Morrissey Describes Supreme Campaign As "Feeble"

Photo: Courtesy of Supreme
We’ve all been there; your mate's taken a picture of you that’s an absolute stinker so you’ve been forced to de-tag it despite some seemingly relaxed texts asking them to take the picture down. Doesn’t really work like that in the modelling world. Not even if you’re a celebrity. Not even if you’re Morrissey.

Since 2005, streetwear giant Supreme have been running lo-fi ad campaigns starring candidly shot A-list celebrities in their cult red and white slogan T-shirts. The ad hoc campaigns are usually pasted guerilla style on to the streets of the globe’s biggest cities, and well, they let the kids to the rest with helping the images go viral on social media. This picture was shot by Terry Richardson, everyone's favourite least-favourite photographer, whose past sitters have included Kate Moss and more recently Lou Reed, Neil Young, and even Lady Gaga. This weekend, fans were treated to the news that the legendary Smiths' frontman Morrissey was the latest artist to pose in a box logo tee.

Most fans presumed the appearance of the posters on NYC’s streets simply signalled the brand’s latest collection. True Smiths fans will know that the course of Morrissey never does run smooth, and would have been less surprised than most of us at the statement the indie icon released a few hours later, totally renouncing the campaign on his website.

"I apologise enormously for the enfeebled photograph of me issued this week by Supreme. The shot was taken in October 2015. I considered the photograph to be fit only for a medical encyclopedia and I pleaded with Supreme not to use it. This was before I learned that Supreme were sponsored in part by the beef sandwich pharaoh known as White Castle. Supreme were issued with a legal caution not to use the photograph and their fee would be returned. Evidently Supreme have ignored my lawyer. No safety within the corridors of law. Ugh. I offer excessive apologies for this association. Shame is indeed the name."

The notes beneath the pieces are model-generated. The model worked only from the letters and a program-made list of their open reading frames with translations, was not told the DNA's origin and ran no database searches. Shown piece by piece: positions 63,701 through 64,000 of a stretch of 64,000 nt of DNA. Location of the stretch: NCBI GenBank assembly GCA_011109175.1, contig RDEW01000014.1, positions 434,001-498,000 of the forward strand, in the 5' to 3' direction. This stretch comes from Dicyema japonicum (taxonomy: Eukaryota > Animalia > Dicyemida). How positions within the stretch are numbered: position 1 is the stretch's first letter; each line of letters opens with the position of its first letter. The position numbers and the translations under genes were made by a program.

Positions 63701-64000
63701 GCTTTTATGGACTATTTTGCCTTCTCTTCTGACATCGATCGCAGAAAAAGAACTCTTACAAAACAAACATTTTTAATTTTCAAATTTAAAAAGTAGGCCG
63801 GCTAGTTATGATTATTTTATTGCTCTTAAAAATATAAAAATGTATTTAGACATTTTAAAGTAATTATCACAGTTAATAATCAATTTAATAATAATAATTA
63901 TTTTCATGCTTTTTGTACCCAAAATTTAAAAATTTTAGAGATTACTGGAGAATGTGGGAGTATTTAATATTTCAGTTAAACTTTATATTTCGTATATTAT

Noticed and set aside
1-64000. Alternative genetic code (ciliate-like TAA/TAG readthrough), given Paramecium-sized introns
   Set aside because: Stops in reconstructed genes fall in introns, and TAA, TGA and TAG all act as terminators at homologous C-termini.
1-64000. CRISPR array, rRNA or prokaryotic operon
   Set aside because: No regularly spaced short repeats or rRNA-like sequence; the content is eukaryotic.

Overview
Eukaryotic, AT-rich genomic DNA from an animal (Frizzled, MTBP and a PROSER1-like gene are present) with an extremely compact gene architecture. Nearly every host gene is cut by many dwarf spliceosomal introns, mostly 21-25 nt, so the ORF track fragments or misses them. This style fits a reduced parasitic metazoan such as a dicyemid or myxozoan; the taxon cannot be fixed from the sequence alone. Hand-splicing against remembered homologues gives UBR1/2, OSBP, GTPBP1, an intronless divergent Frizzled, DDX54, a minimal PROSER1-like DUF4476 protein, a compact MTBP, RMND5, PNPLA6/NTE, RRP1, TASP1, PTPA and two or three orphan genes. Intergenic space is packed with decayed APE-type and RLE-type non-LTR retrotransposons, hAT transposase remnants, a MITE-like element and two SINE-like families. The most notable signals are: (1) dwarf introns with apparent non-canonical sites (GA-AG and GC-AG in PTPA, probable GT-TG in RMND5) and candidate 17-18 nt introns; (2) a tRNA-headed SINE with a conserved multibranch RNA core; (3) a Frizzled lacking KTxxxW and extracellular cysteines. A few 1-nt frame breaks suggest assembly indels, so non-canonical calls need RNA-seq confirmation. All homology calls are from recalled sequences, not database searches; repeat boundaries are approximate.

In response Supreme published the following on their Instagram page:

Morrissey for Supreme 2016. For more info on our agreement with Morrissey visit our Facebook page.

A photo posted by Supreme (@supremenewyork) on

Refinery29 contacted Supreme directly, who sent the following statement, also posted on their Facebook page:

Regarding Supreme/Morrissey:In July of 2015 Supreme approached Morrissey to participate in one of it's poster and...

Posted by Supreme on Saturday, February 13, 2016
Unfortunately for Morrissey, for a brand whose life source is hype, we can't see this image going anywhere but viral.

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